Fife weather warning has been upgraded for tomorrow as Fife is braced for a battering by Storm Ali.
The warning is in place on Wednesday from 8am to 5pm, with rain showers which could turn heavy.
Winds of 80mph are expected, with damage to buildings and disruption to transport networks possible.
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Met Office chief forecaster Laura Paterson said: “Storm Ali is expected to bring a spell of very strong winds to northern parts of the UK through Wednesday, particularly Northern Ireland, central and southern Scotland and the far northwest of England.
“As this is the first spell of very strong winds of the season, and given that most trees are still in full leaf, we are likely to see some dangerous conditions with falling trees and flying branches and other debris likely.
“Strong winds will be accompanied by heavy, squally showers.”
Mark McLaughlin, the Scottish Environment Protection Agency’s Hydrology Duty Manager, said: “SEPA is continuing to monitor coastal conditions over the coming days, and will provide further updates as appropriate.
“We would encourage the public to remain vigilant, especially in areas susceptible to flooding and sign up to Floodline on 0345 988 1188 for the most up to date alerts.”
The winds will gradually ease later on Wednesday, firstly across Northern Ireland, northwest Wales and northern England, and then across Scotland. The outlook for the remainder of the week is rather unsettled with further strong winds and heavy rain expected across most parts of the UK. A Yellow rain warning has been issued for parts of Wales and northwest England on Thursday.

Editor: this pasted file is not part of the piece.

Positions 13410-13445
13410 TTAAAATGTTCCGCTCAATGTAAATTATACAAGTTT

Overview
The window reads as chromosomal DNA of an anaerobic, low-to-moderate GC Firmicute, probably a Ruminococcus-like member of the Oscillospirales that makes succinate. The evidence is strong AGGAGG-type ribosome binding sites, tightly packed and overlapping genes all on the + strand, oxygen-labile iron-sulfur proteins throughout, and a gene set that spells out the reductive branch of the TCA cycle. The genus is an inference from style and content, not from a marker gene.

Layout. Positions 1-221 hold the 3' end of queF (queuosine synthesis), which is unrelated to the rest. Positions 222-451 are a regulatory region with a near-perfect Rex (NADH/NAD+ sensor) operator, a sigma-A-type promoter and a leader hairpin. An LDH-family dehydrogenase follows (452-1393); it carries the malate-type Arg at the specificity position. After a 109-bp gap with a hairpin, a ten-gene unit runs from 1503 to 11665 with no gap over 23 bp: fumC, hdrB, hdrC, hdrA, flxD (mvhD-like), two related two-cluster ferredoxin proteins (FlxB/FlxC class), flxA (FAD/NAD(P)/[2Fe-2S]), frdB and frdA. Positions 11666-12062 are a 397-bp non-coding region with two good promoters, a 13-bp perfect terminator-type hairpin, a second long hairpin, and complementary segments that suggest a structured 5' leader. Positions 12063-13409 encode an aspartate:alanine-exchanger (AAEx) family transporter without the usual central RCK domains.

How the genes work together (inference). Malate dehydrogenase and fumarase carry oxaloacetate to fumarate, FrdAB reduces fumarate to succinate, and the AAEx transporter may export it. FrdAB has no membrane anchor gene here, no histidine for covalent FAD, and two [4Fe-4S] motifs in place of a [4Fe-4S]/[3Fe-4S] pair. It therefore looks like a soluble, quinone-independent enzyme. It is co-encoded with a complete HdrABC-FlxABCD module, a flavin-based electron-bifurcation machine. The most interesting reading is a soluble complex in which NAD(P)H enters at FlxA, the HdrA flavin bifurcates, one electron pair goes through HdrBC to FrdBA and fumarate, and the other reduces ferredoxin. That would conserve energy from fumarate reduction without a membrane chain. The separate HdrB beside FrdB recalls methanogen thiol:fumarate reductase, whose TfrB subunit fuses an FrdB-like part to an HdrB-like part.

The Met Office also gives the following details:
• Flying debris is likely and could lead to injuries or danger to life
• Probably some damage to buildings, such as tiles blown from roofs or damage through falling trees and branches breaking
• Longer journey times and cancellations likely, as road, rail, air and ferry services may be affected
• Power cuts may occur, with the potential to affect other services, such as mobile phone coverage
• Some roads and bridges likely to close
• Large waves could affect coastal roads, sea fronts and properties
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